Canadians love butter tarts. They are right up there with hockey, maple syrup, poutine, and Tim Horton’s double doubles (that’s a coffee chain cup of coffee with double cream and double sugar!) There is something pleasantly cloying about the raisins or pecans trapped in buttery ooziness trapped in flakey pastry that makes some Canadian tummies do summersaults of joy. Every bakery or home has a family recipe. And everyone has an opinion on what should go inside. Some insist that the filling should remain pristine, nothing to chew or crunch should invade it. Others will cry foul if raisins are not found inside. Then there is the camp that feels the butter tart is not complete without nuts of some sort. No matter your preference, you will find one to your liking. There are entire FaceBook conversations on this subject by people from across our vast country. It’s probably best that these conversations remain of FB, or else someone might lose an eye!
When I was reading through Tara O’Brady’s Seven Spoons (a fellow Canuck from Ontario) and discovered that she had a recipe for a Walnut Cherry Oat Butter Tart Pie, I swooned. If a butter tart and a pecan pie had a baby, it would be THIS PIE. I think you now see why we feel so strongly about this little pastry here in Canada!
And while the season for the butter tart should be only months with a vowel in the name, the ingredients for this pie just lend it to the Autumn Harvest time. Don’t ask me why. Just cuz. There is just something so cozy, rich, and inviting about this pie. Just from the title, you can see that it is jam-packed with goodness. Make this pie, add some ice cream or whipped cream, light a fire, and think of us up here in Canada. It may be getting colder, but this pie will warm you right up.
WALNUT CHERRY OAT BUTTER TART PIE
- 1 disk Perfect Pie Crust dough (see Recipe Index)
- 1 egg white
- 1/4 cup (60 g) unsalted butter
- 1 cup (215 g) packed brown sugar
- 3 eggs , plus 1 yolk
- 1/2 cup (120 ml) dark corn syrup or pure maple syrup
- 2 tsp vanilla extract
- 2 tsp malt vinegar
- 3/4 tsp kosher salt
- 1 1/4 cup (140 g) walnut halves, toasted and chopped
- 1/2 cup (50 g) old-fashioned rolled oats
- 2/3 cup (80 g) dried cherries
- sugar for sprinkling
- Whipping cream to serve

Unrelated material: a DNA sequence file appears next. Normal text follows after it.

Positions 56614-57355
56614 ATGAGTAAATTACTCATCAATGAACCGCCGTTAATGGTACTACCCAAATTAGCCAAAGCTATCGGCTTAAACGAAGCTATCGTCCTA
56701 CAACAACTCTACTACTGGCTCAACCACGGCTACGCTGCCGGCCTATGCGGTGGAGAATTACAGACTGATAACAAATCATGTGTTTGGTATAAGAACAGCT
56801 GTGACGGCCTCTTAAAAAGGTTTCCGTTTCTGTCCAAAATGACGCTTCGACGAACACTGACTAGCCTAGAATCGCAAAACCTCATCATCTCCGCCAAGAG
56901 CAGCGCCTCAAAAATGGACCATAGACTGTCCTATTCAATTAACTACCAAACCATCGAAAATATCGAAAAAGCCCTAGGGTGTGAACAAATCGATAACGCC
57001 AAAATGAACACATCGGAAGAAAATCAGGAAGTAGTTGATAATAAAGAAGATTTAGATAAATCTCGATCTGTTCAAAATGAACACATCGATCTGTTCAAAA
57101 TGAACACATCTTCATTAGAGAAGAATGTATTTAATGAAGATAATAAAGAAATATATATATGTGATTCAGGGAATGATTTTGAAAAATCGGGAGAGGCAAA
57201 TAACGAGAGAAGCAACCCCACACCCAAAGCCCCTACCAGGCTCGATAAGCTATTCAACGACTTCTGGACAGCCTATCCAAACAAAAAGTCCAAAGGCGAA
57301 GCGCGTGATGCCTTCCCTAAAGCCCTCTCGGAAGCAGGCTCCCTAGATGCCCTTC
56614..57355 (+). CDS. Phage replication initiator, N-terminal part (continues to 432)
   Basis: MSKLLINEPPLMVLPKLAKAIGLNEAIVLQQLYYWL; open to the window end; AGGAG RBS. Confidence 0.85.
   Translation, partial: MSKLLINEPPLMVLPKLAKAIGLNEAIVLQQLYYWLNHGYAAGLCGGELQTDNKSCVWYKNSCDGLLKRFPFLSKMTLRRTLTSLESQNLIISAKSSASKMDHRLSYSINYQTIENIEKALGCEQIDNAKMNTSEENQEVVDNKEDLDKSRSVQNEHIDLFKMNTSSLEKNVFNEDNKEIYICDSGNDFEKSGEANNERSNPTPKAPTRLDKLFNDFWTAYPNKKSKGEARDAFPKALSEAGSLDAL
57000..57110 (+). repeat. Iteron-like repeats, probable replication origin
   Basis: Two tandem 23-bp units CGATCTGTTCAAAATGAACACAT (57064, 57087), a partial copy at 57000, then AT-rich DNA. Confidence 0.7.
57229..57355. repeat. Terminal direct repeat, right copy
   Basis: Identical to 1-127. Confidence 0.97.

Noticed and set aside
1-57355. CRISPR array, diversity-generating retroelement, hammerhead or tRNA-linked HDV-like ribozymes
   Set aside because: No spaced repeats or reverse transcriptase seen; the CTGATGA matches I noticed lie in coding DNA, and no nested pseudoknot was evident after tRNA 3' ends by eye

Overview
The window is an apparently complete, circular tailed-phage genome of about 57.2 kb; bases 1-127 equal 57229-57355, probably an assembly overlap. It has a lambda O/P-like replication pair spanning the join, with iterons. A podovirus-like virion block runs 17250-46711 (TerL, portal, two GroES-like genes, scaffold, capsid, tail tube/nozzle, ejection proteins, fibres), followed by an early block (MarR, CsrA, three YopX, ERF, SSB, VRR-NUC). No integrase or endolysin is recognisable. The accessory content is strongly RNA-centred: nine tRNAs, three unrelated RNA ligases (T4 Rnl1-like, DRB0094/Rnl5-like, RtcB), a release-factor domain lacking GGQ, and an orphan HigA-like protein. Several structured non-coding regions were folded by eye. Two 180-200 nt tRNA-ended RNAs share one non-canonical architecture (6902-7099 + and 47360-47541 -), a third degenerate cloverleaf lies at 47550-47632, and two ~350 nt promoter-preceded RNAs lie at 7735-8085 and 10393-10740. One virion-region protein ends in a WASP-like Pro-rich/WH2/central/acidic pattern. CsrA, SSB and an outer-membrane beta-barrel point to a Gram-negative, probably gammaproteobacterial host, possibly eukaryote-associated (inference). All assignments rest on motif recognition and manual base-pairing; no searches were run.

Pre-heat oven to 400 F (200 C) with rack in the middle of the oven. Line a baking sheet with parchment paper.
Roll out the pie dough to a 12" (30.5 cm) circle on floured surface. Gently fit into the 9" pie plate, folding the overhang under itself at the rim to form a nice, high edge. The crust will need to accommodate a generous amount of filling, so keep that in mind. Crimp or decorate as you wish then pop into the freezer for 10 minutes.
Place the pie shell on the prepared baking sheet, and prick the pastry all over with a fork. Line the pastry with a 12" foil circle, pressing it gently into all the corners, bottom edge. Bake for 15 minutes, watching and pushing down any bubbles as they rise gently with a wooden spoon. Remove the foil and bake for 10 minutes more, till it is opaque and dry in places. Remove and brush a thin coating of the egg white all over to create a seal. Set rest of the egg white aside. Return the crust to the oven and bake for 1 minute more. Set aside while you work on the filling.
Lower the temp to 325 F (165 C)
In a med large saucepan over med-low heat, melt the butter. Take off the heat and stir in the sugar with a wooden spoon or silicone spatula. Briskly beat in the eggs and yolk, then the corn syrup, vanilla, vinegar and salt. Return to the stove and warm over low heat until the mixture has loosened and is not as gritty as it was to start, about 5 minutes. Take off the heat and fold in the nuts and oats.
Take the remaining egg white and brush along edge of crust. Sprinkle sugar generously all over the edge. Scatter the cherries all over the bottom of the crust. And then pour the filling over the cherries.
Bake until gelled, slightly springy at the centre and with only the faintest wobble, 55-60 minutes.
Transfer to wire rack and cool for at least 3 hours. For it to set properly, the filling needs to cool completely. Serve at room temperature or rewarmed in the oven.
This pie can be made up to 2 days in advance, kept covered and chilled. The richness of this pie welcomes a mound of whipped cream, spiked with a little bourbon if so desired!
Adapted from Tara O'Brady, Seven Spoon Cookbook